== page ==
Editor’s note: Kelly R. Jackson takes questions called into his phone recently at the Christian County Extension Office and answers them in the Garden Corner column.

Question. How do I keep bermudagrass out of my tall fescue lawn?

Answer. Bermudagrass in a difficult weed to control in tall fescue lawns. It has tolerances to heat, drought and traffic stress giving it the advantage. Also Bermudagrass spreads by underground lateral stems (rhizomes), above ground lateral stems (stolons), and to a lesser extent, by seed making it quite aggressive and invasive. Since it is a warm season grass, Bermuda turns brown with the first hard frost leaving behind ugly blotches in your green lawn. Although it is tough, with some intensive management it is possible to restrict its spread (suppression) and even remove Bermudagrass from lawns (control). The following management plan was developed by the University of Tennessee for tall fescue lawns:

n Apply the herbicide Fusilade II at 6 fluid ounces per acre or Acclaim Extra at 28 fluid ounces per acre plus Turflon Ester at 1 quart per acre beginning mid-May. Apply sequential applications every 4 weeks throughout the growing season ending Aug. 15.

n Reseed tall fescue into the controlled or killed areas.

n Increase mowing height to greater than 3 inches.

n Fertilize Sept. 15, Nov. 1, and March 1 with 1 pound of nitrogen per 1,000 square foot to encourage vigorous tall fescue growth. Do not fertilize tall fescue after April 1 or before September 1.

Even though there may not be a quick fix to Bermudagrass troubles, with patience and persistence you will be able to return your lawn to the Bermuda-free zone you’re seeking. As always, before using any chemical, read and follow the directions carefully.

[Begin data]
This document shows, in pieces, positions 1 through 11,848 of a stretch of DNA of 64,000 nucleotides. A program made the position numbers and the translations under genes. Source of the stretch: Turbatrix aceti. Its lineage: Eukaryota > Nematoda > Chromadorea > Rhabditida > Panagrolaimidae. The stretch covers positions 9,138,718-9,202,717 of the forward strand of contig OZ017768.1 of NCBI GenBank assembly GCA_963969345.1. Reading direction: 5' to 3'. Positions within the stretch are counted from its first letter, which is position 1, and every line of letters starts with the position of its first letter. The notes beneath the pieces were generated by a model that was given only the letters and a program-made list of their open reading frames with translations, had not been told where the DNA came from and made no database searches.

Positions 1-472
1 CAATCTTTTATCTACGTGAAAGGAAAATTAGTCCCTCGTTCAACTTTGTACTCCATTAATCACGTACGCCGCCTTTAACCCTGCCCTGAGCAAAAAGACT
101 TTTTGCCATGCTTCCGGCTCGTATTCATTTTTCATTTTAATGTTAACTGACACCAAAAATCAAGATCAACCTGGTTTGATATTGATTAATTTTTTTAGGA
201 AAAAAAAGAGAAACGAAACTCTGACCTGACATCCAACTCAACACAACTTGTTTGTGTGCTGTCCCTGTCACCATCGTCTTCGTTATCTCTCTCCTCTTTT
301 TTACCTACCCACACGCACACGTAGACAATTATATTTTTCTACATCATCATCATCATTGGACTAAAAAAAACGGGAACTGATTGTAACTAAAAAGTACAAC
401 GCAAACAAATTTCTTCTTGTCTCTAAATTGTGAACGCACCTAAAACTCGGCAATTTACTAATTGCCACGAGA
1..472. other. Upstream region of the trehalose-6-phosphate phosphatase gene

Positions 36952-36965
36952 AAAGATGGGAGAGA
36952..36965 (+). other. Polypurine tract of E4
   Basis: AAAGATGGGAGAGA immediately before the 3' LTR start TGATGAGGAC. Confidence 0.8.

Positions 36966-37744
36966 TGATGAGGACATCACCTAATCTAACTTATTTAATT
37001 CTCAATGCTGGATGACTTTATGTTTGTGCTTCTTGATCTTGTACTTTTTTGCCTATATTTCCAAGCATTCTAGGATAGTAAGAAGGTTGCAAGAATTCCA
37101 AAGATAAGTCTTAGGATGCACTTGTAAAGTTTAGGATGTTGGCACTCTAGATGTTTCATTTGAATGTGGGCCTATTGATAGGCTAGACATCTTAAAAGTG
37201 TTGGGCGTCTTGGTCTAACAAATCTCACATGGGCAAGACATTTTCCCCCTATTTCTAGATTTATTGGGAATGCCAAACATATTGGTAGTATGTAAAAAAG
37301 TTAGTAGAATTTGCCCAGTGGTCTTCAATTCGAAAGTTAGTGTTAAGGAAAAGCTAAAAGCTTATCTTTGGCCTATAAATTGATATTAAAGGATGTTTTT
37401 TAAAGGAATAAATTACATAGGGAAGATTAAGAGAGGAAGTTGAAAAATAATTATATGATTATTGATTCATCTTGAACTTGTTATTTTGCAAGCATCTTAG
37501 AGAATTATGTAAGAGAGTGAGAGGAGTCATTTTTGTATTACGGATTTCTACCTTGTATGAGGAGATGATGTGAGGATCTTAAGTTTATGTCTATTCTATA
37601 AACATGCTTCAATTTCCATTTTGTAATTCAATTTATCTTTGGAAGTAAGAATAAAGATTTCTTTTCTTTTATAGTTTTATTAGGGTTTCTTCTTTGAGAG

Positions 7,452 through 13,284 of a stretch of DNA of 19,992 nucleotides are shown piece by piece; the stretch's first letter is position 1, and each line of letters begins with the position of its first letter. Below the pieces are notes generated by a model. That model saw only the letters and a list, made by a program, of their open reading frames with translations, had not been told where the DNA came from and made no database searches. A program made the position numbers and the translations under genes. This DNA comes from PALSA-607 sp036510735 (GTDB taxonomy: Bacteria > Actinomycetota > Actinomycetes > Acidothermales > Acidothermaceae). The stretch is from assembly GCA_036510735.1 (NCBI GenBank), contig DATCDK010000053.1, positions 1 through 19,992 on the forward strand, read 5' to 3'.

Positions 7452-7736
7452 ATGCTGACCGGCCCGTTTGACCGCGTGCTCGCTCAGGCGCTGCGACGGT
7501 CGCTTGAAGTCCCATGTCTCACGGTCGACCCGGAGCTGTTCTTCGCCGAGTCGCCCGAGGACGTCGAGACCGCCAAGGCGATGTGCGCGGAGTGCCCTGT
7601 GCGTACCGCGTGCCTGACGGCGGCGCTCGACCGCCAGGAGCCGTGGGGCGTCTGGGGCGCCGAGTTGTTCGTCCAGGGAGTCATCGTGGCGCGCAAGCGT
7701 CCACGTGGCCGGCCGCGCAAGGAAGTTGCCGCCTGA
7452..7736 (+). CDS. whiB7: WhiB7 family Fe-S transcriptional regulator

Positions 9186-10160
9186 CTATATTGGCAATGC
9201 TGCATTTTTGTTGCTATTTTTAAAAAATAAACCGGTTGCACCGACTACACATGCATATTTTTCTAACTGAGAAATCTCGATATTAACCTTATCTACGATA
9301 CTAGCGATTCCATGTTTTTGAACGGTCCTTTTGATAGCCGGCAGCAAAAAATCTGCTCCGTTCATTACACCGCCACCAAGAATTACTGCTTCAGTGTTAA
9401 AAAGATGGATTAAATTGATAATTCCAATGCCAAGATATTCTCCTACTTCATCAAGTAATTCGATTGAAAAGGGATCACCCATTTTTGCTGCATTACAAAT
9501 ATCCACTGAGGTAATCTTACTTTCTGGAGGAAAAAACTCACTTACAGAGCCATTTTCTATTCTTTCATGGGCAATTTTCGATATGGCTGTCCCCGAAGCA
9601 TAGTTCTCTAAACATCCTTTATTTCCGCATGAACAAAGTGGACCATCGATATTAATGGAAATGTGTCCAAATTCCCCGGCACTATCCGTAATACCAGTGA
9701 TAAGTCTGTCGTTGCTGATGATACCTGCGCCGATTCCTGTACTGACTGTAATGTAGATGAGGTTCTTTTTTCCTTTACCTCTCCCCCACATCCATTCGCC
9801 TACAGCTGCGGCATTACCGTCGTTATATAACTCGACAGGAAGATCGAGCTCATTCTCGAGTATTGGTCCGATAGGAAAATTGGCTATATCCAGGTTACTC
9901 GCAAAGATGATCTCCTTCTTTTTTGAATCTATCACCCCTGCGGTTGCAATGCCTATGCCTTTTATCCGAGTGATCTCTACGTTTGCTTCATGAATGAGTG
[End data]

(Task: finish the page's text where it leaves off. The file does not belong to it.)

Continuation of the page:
Q. Is it safe to build raised beds out of pressure treated lumber?

A. The primary concern of using pressure treated wood to construct raised beds is in regards to the products used to treat the wood.

For many years, lumber was treated with arsenic found in CCA (chromated copper arsenate). Research from Pennsylvania State found that the chemical does leach out of the wood into the soil and is taken up by the plants in small amounts. However, the level of chemical is not significant enough to be of concern for human health. In addition, the EPA restricted the sale of CCA treated lumber in 2004 and today it is more likely treated with ACQ, an alternative wood-treatment chemical that contains no arsenic, chromium or any other chemical considered toxic by the EPA.

It does contain copper, which plants and our bodies need in small amounts, and the copper can leach into the soil; but a published study in 2007 showed that the exposure to copper from ACQ treated wood is not expected to have adverse effects on the health of adults or children. CA (copper azole) is another wood preservative utilizing copper; its risk should be similar to ACQ. Creosote, a product used to treat railroad ties, may cause injury or death to plants while it is still fresh on the ties. But old discarded ties will not injure plants. Still concerned? Consider lining your raised bed with a heavy-grade plastic to separate it wood from the soil.

You can also leave 10 to 12 inches of space between the sides of the beds and your plants as an extra precaution. Finally, when harvesting root vegetables, wash off all the soil to reduce exposure.

Kelly R. Jackson is the Christian County Extension Agent for horticulture. He can be reached at 270-886-6328 or visit Christian County Horticulture online at www.christiancountyextension.com.

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